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The Long and Winding Road

"The Long and Winding Road"
Single by The Beatles
From the album Let It Be
Single Released 11 May, 1970 (USA)
Single Format vinyl record (7")
Recorded January 1969
Genre Pop ballad
Song Length 3:37 (original album)
3:34 (Naked version)
Record label Food / EMI
Producer Phil Spector
Chart positions 1 (USA)
The Beatles single chronology
"Get Back"
"The Long and Winding Road"
"Back in the USSR"

"The Long and Winding Road" is a pop ballad written by Paul McCartney that originally appeared on the Beatles' album Let It Be. It became The Beatles' last Number 1 song in the United States on June 13, 1970. While the released version of the song was very successful, the post-production modifications to the song by producer Phil Spector angered McCartney to the point that when he made his case in court for breaking up the Beatles as a legal entity, he cited the treatment of "The Long and Winding Road" as one of six reasons for doing so.


Innocent inspiration

McCartney originally wrote the song at his farm in Scotland, inspired by the growing tension between the Beatles at the time. McCartney said later: "I just sat down at my piano in Scotland, started playing and came up with that song, imagining it was going to be done by someone like Ray Charles. I have always found inspiration in the calm beauty of Scotland and again it proved the place where I found inspiration."

Although McCartney was the sole writer of the song, like all Beatles songs written by him or John Lennon, it would be credited to "Lennon/McCartney" by longstanding contractual agreement.

McCartney recorded a quick demo version of the song, with Beatles engineer Alan Brown assisting, sometime in September of 1968, during the recording sessions for The White Album.

The song takes the form of a piano-based ballad, with an unconventional structure and some of the most inventive and sophisticated chord changes heard in the Beatles' catalog. The song's home key is in E-flat, yet the song constantly attempts to upstage it with its relative minor, the key of C.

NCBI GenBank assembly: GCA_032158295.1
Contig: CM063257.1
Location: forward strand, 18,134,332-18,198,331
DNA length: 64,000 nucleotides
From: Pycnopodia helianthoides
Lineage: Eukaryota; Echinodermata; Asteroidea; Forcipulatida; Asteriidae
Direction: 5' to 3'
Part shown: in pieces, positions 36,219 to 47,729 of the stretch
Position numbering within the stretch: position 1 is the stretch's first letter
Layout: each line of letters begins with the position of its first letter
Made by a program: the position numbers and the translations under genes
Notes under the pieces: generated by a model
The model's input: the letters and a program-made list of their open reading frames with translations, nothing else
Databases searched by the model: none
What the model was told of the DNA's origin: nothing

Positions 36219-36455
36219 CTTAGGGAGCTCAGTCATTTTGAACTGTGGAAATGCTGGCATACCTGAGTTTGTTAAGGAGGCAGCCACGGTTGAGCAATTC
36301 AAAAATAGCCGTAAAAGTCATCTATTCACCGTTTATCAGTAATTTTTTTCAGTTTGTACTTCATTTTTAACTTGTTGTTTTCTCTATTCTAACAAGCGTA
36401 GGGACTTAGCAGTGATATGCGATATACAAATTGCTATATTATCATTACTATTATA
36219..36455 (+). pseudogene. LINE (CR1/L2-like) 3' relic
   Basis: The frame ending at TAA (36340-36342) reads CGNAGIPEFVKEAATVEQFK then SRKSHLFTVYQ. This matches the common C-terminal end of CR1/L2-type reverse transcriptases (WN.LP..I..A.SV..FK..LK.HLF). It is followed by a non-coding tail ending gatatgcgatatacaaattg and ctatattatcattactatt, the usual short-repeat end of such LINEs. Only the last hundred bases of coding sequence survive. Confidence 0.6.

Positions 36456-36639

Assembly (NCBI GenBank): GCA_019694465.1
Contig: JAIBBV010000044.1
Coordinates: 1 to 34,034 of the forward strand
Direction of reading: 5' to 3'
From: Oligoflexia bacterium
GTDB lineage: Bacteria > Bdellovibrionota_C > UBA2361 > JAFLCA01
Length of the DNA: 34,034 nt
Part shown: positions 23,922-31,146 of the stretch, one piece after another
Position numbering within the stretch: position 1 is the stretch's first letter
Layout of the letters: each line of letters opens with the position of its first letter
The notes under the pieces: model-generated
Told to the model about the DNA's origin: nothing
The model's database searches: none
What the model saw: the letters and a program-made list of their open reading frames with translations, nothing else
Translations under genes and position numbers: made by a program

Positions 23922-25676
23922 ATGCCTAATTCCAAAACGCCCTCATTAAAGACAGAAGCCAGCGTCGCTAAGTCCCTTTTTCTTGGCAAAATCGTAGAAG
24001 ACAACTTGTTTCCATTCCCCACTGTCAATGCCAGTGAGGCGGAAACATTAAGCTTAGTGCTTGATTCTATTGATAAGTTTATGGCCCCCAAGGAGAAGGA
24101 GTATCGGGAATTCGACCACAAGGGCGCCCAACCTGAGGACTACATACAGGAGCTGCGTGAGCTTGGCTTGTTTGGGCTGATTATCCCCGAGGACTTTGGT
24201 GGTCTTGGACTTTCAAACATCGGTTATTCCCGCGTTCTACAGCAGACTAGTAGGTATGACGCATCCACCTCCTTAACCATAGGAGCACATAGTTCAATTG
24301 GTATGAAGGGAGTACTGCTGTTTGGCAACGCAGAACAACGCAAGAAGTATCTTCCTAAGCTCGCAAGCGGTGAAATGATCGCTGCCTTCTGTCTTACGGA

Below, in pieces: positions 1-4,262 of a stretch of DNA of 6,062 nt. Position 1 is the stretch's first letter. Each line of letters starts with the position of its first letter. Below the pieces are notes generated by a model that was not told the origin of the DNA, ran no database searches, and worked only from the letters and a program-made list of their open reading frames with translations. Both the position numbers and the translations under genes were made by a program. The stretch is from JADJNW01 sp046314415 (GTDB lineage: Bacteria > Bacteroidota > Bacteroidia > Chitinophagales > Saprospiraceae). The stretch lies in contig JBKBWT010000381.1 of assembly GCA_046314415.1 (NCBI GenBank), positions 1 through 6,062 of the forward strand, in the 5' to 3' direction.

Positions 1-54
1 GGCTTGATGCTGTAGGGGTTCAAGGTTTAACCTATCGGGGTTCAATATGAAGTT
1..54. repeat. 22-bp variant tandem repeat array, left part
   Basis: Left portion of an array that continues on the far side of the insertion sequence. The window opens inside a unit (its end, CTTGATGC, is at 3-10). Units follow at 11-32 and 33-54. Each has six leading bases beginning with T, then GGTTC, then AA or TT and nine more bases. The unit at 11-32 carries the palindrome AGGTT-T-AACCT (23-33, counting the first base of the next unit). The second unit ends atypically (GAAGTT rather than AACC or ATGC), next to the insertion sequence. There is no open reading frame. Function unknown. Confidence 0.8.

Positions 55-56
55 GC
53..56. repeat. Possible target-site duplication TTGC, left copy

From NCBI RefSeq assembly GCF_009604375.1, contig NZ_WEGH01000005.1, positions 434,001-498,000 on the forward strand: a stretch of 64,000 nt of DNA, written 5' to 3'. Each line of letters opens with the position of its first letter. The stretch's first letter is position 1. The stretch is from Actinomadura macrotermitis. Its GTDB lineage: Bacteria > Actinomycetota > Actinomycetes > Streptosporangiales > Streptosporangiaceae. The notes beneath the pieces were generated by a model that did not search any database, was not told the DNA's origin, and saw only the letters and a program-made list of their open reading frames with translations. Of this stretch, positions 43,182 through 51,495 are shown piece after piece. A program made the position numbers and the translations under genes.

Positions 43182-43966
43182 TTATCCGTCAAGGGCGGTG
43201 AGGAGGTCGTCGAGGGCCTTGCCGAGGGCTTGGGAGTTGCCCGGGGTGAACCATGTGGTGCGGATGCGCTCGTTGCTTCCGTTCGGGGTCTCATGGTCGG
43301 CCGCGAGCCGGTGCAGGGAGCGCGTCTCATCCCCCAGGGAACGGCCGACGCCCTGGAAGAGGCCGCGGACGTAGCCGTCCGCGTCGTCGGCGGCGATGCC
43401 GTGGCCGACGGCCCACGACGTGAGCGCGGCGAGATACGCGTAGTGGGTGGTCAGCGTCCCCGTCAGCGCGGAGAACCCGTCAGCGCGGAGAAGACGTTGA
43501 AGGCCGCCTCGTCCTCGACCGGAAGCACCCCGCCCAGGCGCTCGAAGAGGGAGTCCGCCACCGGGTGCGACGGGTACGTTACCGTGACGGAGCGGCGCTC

Lyrically, the song is a somewhat ambiguous evocation of an as-yet unrequited, though apparently inevitable, love. The "long and winding road" of the song is sometimes claimed to have been inspired by the B842, a thirty-one mile (50 km) winding road in Scotland, running along the east coast of Kintyre into Campbeltown, and part of the eighty-two mile (133km) drive from Lochgilphead. In an interview in 1994, McCartney described the lyric more obliquely: "It's rather a sad song. I like writing sad songs, it's a good bag to get into because you can actually acknowledge some deeper feelings of your own and put them in it. It's a good vehicle, it saves having to go to a psychiatrist … It's a sad song because it's all about the unattainable; the door you never quite reach. This is the road that you never get to the end of."

The song structure is equally sophisticated: while the opening theme is repeated throughout, the song lacks a traditional chorus, and the melody and lyrics are considerably ambiguous about the opening stanza's position in the song; it is unclear whether the song has just begun, is in the verse, or even is in the bridge. This ambiguity has been a characteristic of other Beatles songs, such as "She Loves You."

A turbulent recording session